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"We want to build a community based on friendship
collaboration, not on commerce and profit" / by Kelly Baker

Everyone’s been asking about this year’s Allston DIY Fest. The annual summer celebration of music and community usually takes place one Saturday afternoon in July – but this year, the city did not approve our permit.

Since starting an online petition, my fellow organizers and I have struggled to express our viewpoint to public officials, the media, and our community.  There’s a lot of misinformation floating around in the mainstream media (see: Boston Magazine), but all it takes is a cursory glance at the comments on our petition to see that Allston DIYfest is a well-loved event, one that reflects the community it seeks to engage.

So, if there is such widespread community support, why didn’t we get the permit?  When the Boston Parks and Recreation Department first reached out to me, the official answer was noise complaints from two neighbors.  Once the media reached out to Parks and Recreation, the reason they had originally given us mushroomed into a safety issue and a size issue.  They claimed the park just wasn’t big enough for a "successful" event like Allston DIYfest.

Success is not about numbers. DIYfest never had the 1,000 attendees that some claim we did--maybe over the course of the day, but certainly never at one point in time.  There were still pick-up games in the basketball courts and folks walking their dogs.  Typical activities in the park still had plenty of room to take place, and in the three years of Allston DIYfest no one has been hurt or arrested. Each year the music is over at 4 pm and a team of volunteers meticulously clean the park, careful not to leave behind any trash or debris.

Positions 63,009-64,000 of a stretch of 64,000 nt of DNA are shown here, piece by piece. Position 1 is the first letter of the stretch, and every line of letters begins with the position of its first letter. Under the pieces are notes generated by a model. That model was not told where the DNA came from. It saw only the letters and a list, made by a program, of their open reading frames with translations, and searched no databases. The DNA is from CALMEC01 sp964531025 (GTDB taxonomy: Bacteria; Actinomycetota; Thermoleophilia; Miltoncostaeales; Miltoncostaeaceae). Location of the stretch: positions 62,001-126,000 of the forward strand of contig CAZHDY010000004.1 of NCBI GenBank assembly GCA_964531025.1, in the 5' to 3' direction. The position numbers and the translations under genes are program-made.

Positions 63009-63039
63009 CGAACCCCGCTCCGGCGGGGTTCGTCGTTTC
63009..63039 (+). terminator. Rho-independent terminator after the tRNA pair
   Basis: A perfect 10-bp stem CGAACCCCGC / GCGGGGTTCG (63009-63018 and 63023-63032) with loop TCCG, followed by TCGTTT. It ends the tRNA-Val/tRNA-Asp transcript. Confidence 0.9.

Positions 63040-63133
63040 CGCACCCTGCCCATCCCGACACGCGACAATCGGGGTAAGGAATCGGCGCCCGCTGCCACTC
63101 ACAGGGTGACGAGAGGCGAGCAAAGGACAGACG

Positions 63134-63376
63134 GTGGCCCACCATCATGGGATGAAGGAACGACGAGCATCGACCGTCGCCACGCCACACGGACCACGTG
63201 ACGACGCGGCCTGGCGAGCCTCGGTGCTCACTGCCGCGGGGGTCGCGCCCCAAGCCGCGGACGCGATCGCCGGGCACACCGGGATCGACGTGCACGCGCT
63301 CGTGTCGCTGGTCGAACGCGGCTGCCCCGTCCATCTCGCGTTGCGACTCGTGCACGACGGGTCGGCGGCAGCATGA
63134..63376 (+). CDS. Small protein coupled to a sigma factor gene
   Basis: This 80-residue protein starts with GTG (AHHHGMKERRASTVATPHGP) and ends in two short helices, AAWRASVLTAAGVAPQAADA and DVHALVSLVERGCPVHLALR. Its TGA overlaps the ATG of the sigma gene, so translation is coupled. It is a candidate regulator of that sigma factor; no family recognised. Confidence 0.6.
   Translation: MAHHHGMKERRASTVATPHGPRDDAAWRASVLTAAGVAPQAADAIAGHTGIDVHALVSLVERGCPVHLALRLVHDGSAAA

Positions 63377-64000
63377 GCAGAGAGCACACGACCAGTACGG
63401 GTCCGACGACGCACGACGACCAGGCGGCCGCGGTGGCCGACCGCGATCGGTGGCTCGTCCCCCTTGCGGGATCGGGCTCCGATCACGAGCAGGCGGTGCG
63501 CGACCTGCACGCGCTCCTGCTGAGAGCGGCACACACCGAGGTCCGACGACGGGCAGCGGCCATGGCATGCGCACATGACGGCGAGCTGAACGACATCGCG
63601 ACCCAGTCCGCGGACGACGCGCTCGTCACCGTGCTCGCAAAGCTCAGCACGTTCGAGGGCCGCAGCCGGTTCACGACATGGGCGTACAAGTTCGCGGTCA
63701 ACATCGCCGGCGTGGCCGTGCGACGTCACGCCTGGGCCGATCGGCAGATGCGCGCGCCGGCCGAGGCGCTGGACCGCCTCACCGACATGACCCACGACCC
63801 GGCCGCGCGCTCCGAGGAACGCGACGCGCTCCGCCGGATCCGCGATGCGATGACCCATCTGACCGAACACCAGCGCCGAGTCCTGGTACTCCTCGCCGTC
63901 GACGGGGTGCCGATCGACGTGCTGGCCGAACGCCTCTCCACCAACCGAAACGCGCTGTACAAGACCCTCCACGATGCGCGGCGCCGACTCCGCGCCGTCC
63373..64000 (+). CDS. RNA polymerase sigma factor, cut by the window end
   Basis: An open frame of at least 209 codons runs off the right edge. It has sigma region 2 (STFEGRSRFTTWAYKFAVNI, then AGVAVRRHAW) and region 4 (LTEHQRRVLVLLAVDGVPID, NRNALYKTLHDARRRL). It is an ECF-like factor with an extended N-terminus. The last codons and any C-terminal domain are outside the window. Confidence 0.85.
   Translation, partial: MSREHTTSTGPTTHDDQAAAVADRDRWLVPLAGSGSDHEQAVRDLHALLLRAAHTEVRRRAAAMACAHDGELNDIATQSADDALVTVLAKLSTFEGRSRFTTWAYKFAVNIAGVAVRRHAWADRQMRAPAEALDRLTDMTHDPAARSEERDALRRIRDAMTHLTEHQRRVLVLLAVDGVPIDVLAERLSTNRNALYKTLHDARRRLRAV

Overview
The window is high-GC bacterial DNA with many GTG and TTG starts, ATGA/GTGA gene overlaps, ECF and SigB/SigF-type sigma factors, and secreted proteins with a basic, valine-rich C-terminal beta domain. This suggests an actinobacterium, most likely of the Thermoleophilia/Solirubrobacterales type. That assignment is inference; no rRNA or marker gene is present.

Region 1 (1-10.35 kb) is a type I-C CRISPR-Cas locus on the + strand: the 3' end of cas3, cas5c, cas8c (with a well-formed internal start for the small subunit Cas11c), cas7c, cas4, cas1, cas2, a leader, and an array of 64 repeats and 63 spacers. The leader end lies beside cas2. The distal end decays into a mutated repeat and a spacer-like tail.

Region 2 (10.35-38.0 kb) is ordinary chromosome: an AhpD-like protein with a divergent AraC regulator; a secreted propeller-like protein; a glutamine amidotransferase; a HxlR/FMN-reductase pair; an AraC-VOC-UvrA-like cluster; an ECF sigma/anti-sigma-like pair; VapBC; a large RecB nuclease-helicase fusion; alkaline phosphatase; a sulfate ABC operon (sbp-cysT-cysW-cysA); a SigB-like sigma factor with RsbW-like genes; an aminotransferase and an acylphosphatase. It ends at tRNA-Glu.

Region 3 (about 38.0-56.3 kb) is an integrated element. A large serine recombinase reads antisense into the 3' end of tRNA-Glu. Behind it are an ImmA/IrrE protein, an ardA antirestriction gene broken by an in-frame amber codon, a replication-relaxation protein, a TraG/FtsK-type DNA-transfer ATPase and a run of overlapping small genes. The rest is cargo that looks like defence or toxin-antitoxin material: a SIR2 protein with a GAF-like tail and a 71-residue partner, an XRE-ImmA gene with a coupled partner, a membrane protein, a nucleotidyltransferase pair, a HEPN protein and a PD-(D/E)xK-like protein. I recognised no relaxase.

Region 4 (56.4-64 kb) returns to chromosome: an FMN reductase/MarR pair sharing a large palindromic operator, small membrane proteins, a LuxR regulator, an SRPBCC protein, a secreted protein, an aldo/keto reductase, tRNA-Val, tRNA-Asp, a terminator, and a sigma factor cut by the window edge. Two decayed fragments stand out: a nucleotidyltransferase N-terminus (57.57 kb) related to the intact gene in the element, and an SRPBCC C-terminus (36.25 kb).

We have a successful event because it is constantly changing its flavor-- each person who plans, attends, or plays at the event has the power to shape DIYfest.  No two years look the same, and as a friend of mine said recently, no two hours at DIYfest look the same.  There’s a constant flux of people, pets, artists and neighbors, children and activists, Allston-residents and those just passing through.

This is reflected in the diversity of those who plan the ‘fest.  The reason I’m involved with Allston DIYfest is because I grew up in Brighton.  I went to Jackson Mann Elementary School.  Every recess of my childhood was spent in Ringer Park.  I practiced Spice Girls dance moves on the bleachers.  I performed science experiments in the same location where amplified music is performed during DIYfest.  For me, this park has always been the site of joy and exploration.  That’s why I help organize this event--it’s about sharing art and music and activism with my neighbors.  It’s about welcoming everyone to join the vibrant arts community in Allston.

I’m a resident of Allston and I want to see our community flourish.  I don’t want to host this event in another part of Boston. It’s the antithesis of democracy to deny neighbors the ability to congregate and make music and art in a public space.  This is an issue that bonds us across all divisions--from the peaceful protestors in Istanbul this Turkish Summer to the Occupy Boston movement in Dewey Square. We want to exercise our right to freedom of expression.  We want to build a community not based solely on commerce and profit, but one based on friendship and collaboration.

Ringer Park is a symbol of creative expression, and I think it would be a great loss for our community if we lost the right to use the park peacefully and respectfully.

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